Here is a great recount by Nicholas Chirls of his time at Lehman Brothers. Nothing he says is particularly surprising — the work (at least initially) is intellectually stimulating, the results involve the distribution of money from the less sophisticated and knowing to the more sophisticated and savvy, and the culture is toxic.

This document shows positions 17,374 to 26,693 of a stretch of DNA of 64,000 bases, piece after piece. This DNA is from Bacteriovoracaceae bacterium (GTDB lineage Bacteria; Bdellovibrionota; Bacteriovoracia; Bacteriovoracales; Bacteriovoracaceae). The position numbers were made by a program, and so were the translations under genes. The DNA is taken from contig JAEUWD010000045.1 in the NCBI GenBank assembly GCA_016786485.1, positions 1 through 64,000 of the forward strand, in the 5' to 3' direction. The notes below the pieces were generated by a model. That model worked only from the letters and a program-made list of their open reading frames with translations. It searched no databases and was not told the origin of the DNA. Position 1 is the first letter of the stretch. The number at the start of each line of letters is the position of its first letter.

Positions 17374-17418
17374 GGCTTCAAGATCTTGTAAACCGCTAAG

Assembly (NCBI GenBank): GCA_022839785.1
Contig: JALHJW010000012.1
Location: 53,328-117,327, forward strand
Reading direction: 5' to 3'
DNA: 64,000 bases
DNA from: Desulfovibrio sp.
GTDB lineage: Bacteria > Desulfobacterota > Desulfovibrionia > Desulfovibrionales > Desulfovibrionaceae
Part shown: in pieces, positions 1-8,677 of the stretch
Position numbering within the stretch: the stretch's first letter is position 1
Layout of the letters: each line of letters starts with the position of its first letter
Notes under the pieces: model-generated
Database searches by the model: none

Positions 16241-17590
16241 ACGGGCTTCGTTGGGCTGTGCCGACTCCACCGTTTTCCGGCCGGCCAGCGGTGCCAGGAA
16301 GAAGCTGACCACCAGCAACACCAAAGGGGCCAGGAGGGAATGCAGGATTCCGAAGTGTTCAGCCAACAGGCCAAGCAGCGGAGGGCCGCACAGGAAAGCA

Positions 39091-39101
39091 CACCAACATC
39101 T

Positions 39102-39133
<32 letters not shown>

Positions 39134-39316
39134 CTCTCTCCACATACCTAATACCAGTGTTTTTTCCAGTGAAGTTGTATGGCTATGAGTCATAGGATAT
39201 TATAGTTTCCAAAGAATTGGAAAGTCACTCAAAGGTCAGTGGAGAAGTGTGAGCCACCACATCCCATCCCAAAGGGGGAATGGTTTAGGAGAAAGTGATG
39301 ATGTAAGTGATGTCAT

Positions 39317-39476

What really struck me was this passage:
Of course, the traders had all sorts of excuses and jargon to deal with this truth. “Oh no,” they would say, “We are important providers of liquidity that create stable financial markets. We’re a crucial part of a system. And besides, if we don’t do it, someone else will.” These are the lies that people tell themselves so that they can buy larger homes.
Classic example of cognitive dissonance and the amazing justificatory gymnastics humans are capable of.